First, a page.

The email stated that they were selecting two students to join the committee. However, because of the nature and content of the material, they must be legal (18-year-old) adults.
Blair: Looks a little messed-up.
Langton: It's absurd. It is absurd.
Blair: It doesn't seem to follow. If there are other parents who might be interested in joining the board, have other parents in Fairfax County responded to similar incidents? Are you receiving a lot support from other parents in your community?
Langton, Oh, it's just a wall-to wall positive response, wall to wall positive. It's funny, it seems, because the response has been overwhelming. Everywhere I go people thank me for doing what I did. They call me brave and say it was very courageous. People say, "You are my hero." But I wasn't thinking that I was going to be a hero. This was because I believed other parents should know the truth.
It was never something I expected to see explode and become a national conversation. Maybe that is what happened because it isn't a Fairfax County or Loudoun County issue. Because parents across the country woke up, and are now looking through their children's school materials, I am receiving materials from them. They are looking through their children's backpacks and sending me hair products that will curl your hair.
Blair: You mean? Blair: What?
Langton: Yes. Yes. Yes. It is a national problem. This is a problem that affects all of us. It's a good thing that it happened, because it will help to illuminate the part of what is happening that parents may not have been aware of.
Although I don't have the time, I do have a plan. I want to keep all of the materials in other school districts aside and then I will need to type those titles and authors into my son's computer and ask him, "Are these all Fairfax High School books?" They might also be in FCPS, but they could be.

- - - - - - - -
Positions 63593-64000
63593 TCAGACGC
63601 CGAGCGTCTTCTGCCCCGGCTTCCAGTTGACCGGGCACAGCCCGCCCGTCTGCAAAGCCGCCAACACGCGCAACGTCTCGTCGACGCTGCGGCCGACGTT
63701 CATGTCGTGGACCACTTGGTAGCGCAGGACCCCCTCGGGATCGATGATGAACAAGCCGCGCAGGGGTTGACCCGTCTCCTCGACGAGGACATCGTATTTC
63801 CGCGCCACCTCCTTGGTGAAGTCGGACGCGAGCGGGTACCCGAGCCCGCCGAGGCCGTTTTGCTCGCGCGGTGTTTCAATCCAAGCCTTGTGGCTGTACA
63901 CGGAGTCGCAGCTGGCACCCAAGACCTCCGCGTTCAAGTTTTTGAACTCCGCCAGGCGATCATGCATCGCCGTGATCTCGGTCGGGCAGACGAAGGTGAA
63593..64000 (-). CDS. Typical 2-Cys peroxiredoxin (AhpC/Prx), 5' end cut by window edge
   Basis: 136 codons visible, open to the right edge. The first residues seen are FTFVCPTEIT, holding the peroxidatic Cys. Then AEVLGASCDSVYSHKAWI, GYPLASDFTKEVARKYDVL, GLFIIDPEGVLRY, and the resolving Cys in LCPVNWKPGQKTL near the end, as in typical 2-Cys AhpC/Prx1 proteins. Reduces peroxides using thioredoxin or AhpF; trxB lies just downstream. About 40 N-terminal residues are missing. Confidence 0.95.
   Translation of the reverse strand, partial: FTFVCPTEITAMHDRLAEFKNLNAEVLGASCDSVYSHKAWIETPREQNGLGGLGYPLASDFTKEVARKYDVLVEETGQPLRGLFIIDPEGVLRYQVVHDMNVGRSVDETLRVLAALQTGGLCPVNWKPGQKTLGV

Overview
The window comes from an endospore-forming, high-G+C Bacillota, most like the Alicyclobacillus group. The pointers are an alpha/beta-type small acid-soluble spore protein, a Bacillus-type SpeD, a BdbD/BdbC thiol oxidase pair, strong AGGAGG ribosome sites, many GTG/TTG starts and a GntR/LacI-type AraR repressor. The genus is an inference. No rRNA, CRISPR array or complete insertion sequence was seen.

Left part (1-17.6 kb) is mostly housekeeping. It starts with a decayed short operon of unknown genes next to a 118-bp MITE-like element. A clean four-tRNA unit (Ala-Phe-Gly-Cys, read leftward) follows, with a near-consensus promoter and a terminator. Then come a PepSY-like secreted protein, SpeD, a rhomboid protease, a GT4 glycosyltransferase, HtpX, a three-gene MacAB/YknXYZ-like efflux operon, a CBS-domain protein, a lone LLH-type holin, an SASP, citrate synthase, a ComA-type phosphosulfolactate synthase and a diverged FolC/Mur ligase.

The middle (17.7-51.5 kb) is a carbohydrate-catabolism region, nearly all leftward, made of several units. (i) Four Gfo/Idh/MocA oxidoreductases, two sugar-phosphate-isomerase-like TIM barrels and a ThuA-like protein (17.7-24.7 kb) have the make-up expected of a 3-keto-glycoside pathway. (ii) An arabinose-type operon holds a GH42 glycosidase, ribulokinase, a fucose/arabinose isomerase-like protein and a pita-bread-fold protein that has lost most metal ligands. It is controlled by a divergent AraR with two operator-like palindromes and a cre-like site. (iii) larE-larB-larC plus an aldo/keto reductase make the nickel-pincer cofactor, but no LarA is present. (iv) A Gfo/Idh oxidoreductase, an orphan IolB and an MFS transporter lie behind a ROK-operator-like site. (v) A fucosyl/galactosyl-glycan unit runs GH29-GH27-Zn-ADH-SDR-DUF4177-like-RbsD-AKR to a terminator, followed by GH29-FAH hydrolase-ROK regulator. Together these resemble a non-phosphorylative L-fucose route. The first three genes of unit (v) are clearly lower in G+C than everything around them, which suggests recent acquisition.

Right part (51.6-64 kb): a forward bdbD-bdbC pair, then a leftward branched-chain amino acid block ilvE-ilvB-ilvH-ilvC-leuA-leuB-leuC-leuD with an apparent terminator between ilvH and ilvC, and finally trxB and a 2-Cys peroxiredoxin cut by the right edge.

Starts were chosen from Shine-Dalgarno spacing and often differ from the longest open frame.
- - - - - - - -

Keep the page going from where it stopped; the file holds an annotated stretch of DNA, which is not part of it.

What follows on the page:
It is terrible. It is absolutely horrible.
Blair: The Department of Justice has announced that it will be investigating threats against teachers and school boards. These threats are specifically related to encounters between parents, school administrators and teachers. This is not a new issue. What does the Department of Justice's framing of the issue make you feel?
Langton, Well, it shocks me personally. It was very alarming and shocking to see the DOJs announcement on Tuesday night. I am not encouraging anyone to commit violence. I did not do anything violent. I entered a room, stood up at a podium, and exercised my right of free speech. I then read aloud some school library material. That's what I did.
If your parents are doing something else, as I have seen, they show clips of people taking out board members' houses. It is wrong. This is wrong. This is not the right way to address a problem with your school board.
The DOJ should not be using the FBI to intimidate parents who want to control what their children are taught in school. There is no other way for us to interact with the school system. This is it. So, I say "Hello, everybody, we have an issue here." Let's look into it. There is something going on. We need to take action. That's why the school board meeting exists. The DOJ should not send FBI agents to talk to me or parents who exercise their First Amendment rights during a school board meeting.
Blair: A response from the other side of this aisle. There was an article in Washington Blade that featured Robert Rigby (co-president of Fairfax Public Schools Pride), a LGBT organization. He claimed that you guys were misinformed about these books, and that they don't depict child-adult sexual relationships. Here is his quote. Here is his quote: "I have read them cover to cover, and this is simply false."
Langton, No, it's not true. The materials are available for inspection. I gave a copy of the materials to the board as a handout. So I read aloud, I presented some images, and it was printed on a piece paper. You are allowed to present to the board members and it is then entered into the permanent record. You can now look through the materials.
This isn't ambiguous. These pictures are not something you're going to see and think, "Oh no, maybe that's questionable." It's pure pornography. XXXX, 100%.
Robert Rigby doesn't seem to know what I am talking about. It's the same with the written portions from the novel. One of them is a normal novel. This material is pornographic when you read it aloud or on the pages. This isn't in dispute. He tried to pretend that it wasn't, but he hasn't reviewed it. I don't know how that could be possible. He is literally defending the undefended.